So there’s nothing we can do but (a) mark packable structs explicitly and (b) implement a custom pack()/unpack() semantics for every struct (using inheritance, for example).

struct packable {
    virtual void _pack_self(std::ostream& stream) const = 0;
    virtual void _unpack_self(std::istream& stream) = 0;

template<typename T>
typename std::enable_if<std::is_base_of<packable, T>::value>::type
pack(std::ostream& stream, const T& pkd) {

template<typename T>
typename std::enable_if<std::is_base_of<packable, T>::value>::type
unpack(std::istream& stream, T &pkd) {

So we can write

struct my_struct : packable {
    uint8_t a;
    uint8_t b;

    void _pack_self(std::ostream& stream) const {
        pack(stream, a);
        pack(stream, b);
    void _unpack_self(std::istream& stream) {
        unpack(stream, a);
        unpack(stream, b);

my_struct s;
unpack(stream, s);

But notice how mechanical the _pack_self/_unpack_self methods are – we’d really wish to auto-generate them somehow. We can use a preprocessor macro, but how could we generate a line for each member? We don’t have meta-for-loops after all… or do we? Enter tuples!

#define PACKED(...) \
    void _pack_self(std::ostream& stream) const override { \
        auto tmp = std::tie(__VA_ARGS__); \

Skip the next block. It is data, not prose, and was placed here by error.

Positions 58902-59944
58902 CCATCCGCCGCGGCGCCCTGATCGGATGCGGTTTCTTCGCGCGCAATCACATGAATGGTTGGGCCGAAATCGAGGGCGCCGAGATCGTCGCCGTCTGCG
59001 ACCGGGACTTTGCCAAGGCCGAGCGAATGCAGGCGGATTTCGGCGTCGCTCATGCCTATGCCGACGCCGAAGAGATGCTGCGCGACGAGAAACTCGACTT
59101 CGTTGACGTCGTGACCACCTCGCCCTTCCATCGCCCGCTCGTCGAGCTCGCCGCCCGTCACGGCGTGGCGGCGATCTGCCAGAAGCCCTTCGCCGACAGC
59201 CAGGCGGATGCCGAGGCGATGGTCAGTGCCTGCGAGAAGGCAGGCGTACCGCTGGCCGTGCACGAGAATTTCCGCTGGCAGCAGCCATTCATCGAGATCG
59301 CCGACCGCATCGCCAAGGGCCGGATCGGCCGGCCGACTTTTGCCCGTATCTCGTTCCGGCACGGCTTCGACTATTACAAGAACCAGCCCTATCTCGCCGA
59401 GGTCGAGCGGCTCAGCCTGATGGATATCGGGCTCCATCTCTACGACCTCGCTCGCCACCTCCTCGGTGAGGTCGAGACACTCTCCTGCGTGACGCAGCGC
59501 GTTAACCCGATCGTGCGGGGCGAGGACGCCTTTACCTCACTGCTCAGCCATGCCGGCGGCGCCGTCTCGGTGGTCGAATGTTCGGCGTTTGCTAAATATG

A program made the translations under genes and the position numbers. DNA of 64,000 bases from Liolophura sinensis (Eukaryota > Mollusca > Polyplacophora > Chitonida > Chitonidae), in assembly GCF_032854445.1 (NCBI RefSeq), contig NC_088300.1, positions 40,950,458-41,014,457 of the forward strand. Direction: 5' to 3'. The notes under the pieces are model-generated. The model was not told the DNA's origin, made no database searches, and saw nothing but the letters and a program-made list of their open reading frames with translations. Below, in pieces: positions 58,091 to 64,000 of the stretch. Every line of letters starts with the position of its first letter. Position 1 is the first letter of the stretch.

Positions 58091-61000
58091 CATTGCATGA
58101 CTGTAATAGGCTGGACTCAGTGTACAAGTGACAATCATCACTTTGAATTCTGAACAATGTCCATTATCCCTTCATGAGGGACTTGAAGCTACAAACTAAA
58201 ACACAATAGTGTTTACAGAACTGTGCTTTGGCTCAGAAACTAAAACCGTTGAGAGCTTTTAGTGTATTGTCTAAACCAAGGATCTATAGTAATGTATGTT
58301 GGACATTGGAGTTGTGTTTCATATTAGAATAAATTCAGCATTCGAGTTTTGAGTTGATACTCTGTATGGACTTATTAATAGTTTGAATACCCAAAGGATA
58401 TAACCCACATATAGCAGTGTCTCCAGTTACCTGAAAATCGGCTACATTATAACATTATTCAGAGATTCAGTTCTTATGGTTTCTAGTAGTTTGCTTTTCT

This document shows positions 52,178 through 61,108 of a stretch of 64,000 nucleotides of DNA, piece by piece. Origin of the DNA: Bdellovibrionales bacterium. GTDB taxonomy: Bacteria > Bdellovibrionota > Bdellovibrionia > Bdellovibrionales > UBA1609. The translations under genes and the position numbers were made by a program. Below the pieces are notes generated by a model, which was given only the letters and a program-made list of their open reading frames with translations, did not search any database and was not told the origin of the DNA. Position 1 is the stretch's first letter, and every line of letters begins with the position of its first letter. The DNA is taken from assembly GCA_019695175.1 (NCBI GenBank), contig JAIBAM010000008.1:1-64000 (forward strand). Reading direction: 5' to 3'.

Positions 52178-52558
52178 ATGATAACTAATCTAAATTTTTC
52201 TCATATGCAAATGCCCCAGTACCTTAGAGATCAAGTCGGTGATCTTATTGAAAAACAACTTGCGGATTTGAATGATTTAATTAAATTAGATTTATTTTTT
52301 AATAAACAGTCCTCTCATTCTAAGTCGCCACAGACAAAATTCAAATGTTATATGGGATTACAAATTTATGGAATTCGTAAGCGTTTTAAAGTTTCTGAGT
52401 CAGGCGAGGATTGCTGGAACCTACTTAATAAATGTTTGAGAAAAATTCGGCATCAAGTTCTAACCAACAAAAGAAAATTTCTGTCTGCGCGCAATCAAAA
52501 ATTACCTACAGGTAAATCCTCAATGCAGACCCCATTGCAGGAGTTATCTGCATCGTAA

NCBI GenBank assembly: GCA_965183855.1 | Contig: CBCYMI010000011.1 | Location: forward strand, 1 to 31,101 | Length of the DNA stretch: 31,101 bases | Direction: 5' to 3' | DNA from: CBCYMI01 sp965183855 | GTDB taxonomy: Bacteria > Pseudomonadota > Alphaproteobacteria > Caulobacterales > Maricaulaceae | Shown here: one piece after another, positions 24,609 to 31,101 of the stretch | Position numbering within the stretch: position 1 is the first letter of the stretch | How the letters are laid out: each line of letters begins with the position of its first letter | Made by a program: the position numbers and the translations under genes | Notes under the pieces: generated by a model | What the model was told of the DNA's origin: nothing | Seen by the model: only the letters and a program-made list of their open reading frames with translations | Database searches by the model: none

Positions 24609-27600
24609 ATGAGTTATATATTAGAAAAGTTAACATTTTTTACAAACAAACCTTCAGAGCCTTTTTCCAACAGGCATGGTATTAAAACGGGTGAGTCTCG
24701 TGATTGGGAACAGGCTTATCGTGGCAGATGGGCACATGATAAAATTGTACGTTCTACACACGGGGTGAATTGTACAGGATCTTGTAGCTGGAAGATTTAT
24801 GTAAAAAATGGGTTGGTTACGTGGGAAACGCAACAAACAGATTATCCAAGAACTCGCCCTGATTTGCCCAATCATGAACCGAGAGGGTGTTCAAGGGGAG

pack(stream, tmp); \
    } \
    void _unpack_self(std::istream& stream)  override { \
        auto tmp = std::tie(__VA_ARGS__); \
        unpack(stream, tmp); \

std::tie builds a strongly-typed tuple of references, meaning they refer to the member variables instead of holding a copy. Thanks to the power of template programming, packing/unpacking this tuple utlimately boils down to something like the first version given above – a line for each member.

So here’s the whole deal:

struct first_struct : packable {
    uint8_t x;
    uint16_t y;

    PACKED(x, y)

struct second_struct : packable {
    uint8_t a;
    std::string b;    // note this is a variable length string!
    int16_t c[3][2];
    first_struct d;
    enum : uint16_t {
        A = 1,
        B = 2,
        C = 3
    } e;

    PACKED(a, b, c, d, e)

Ain’t that cool? And it even works!

std::stringstream ss;
ss << "A\x05helloa0b0c0d0e0f0Bg0\x02\x00XXXXXXXXXX";
second_struct x = {};
unpack(ss, x);

std::cout << "a=" << (int)x.a << "," << "b=" << x.b << ","
          << "c=" << x.c[0][0] << ".." << x.c[2][1] << ","
          << "d=(" << x.d.x << "," << x.d.y << "),"
          << "e=" << x.e << std::endl;

Which prints a=65,b=hello,c=12385..12390,d=(B,12391),e=2.

The full code snippet is available here, tested with g++4.8 and clang++3.4 with -std=c++11.